The resolution also calls for the creation of a commission to conduct ongoing studies of government contractors in Iraq, insists that war funding should be conducted through the regular appropriations process, and asks the Bush administration to condition any further U.S. “financial, military and political resources” on the Iraqi government taking over police duties in country...
With Republican leaders threatening to whip against the supplemental if it includes any sort of funding restrictions — even those with a presidential waiver — Democrats can afford to lose only 15 of their own on the vote or risk seeing the bill fail in a highly public House floor vote.
In the meantime, Democratic leaders cautioned that language limiting the president on Iraq was not the only issue unresolved on the bill, given that Democratic leaders decided to include additional funding for hurricane relief in the Gulf Coast, for agriculture disasters and for a shortfall in poor children’s health care programs...
Giving the Out of Iraq caucus a vote on withdrawal is a smart move by the leadership; it will help keep the peace within the caucus, and pass the bill. However, it will lead to a new round of recriminations on the Left, as anti-war activists get a fresh new list of Democratic Members of Congress that they hate. We'll see if DailyKos is as excited about Heath Shuler and the rest of the Blue Dog Freshmen when they vote very specifically and directly to fund the war in Iraq.
Further, the unaddressed question in all this is what the Senate will do with the bill. It is entirely possible (especially given the silence from this guy) that any contentious language on waivers, reports and Iran will be stripped out. Then House Democrats will have taken a difficult vote for no reason - which won't make them any happier with the House leadership, or with the Democrats on the other side of the Iraq debate.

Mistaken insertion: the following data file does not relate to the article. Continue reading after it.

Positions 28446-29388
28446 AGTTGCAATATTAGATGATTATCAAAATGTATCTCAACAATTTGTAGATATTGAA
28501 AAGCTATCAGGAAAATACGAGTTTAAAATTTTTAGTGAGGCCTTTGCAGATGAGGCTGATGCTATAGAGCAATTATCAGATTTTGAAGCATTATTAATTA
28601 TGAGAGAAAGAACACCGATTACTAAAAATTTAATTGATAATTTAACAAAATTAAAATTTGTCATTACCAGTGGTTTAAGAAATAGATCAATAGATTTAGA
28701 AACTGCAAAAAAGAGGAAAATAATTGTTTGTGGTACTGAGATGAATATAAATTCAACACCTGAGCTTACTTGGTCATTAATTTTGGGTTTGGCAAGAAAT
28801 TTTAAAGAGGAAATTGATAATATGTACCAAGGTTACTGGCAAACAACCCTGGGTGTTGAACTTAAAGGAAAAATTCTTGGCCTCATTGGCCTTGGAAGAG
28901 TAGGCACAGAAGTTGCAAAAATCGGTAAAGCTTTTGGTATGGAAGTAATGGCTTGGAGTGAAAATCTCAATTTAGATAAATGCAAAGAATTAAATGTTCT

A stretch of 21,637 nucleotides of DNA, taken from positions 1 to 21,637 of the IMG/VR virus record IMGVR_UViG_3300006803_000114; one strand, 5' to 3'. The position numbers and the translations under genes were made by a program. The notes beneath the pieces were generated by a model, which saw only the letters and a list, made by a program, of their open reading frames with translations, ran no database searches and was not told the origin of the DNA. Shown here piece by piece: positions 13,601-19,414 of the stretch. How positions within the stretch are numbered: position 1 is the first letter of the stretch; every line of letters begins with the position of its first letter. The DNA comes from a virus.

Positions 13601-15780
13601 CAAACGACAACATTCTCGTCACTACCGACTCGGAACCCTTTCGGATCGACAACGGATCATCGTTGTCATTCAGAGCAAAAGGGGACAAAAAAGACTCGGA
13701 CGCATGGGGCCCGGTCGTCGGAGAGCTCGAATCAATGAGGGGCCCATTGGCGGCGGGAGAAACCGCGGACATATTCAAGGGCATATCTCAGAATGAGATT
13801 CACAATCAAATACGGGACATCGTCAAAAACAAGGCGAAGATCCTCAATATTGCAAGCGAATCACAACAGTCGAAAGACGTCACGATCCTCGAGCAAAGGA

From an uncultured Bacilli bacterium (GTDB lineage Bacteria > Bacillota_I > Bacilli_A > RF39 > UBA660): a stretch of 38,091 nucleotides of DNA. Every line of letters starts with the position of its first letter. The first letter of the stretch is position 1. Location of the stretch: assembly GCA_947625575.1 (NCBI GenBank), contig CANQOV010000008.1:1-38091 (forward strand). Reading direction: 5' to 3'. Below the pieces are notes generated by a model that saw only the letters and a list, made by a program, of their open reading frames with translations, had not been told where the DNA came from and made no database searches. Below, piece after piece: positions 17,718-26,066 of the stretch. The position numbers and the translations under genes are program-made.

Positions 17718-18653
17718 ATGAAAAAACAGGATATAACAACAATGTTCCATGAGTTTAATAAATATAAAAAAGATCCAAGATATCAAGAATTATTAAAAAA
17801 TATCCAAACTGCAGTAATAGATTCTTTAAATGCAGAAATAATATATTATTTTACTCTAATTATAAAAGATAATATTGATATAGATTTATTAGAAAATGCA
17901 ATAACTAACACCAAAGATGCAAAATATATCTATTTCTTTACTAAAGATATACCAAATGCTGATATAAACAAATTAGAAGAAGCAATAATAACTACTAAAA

Well, if you like sausage you don't want to see how it's made...
Update: The Politico also covers this story, and paints a different picture:
Liberals Democrats like Rep. Maxine Waters (Calif.), co-chairwoman of the Out of Iraq Caucus, want to end the war now, so they want a date certain for a withdrawal or pullout or "strategic redeployment," and they want it in the Iraq supplemental or they won't vote for it. "They figure that we won the election on a promise to end the war, and they want to live up to that promise," said a senior House Democratic lawmaker who spoke on the condition of anonymity. "It's a tough place the speaker is in right now, but we'll work all this out."
Pelosi has a bit of a problem here. If the Democratic leadership puts a date certain for withdrawal in the bill, there's a chance that enough Blue Dogs Democrats would defect and vote with Republicans, meaning the bill could down for defeat outright. While that might suit anti-war lawmakers and groups. the political consequences could be disastrous for the party. It would end the Iraq war by default since there would be no more money for combat operations, and Republicans would punish the Democrats for years over it.
Don't bet on this outcome. The Iraq supplemental will pass, with some votes (at least) from the Out of Iraq caucus.
Much as they hate the war, the Democrats will fund it.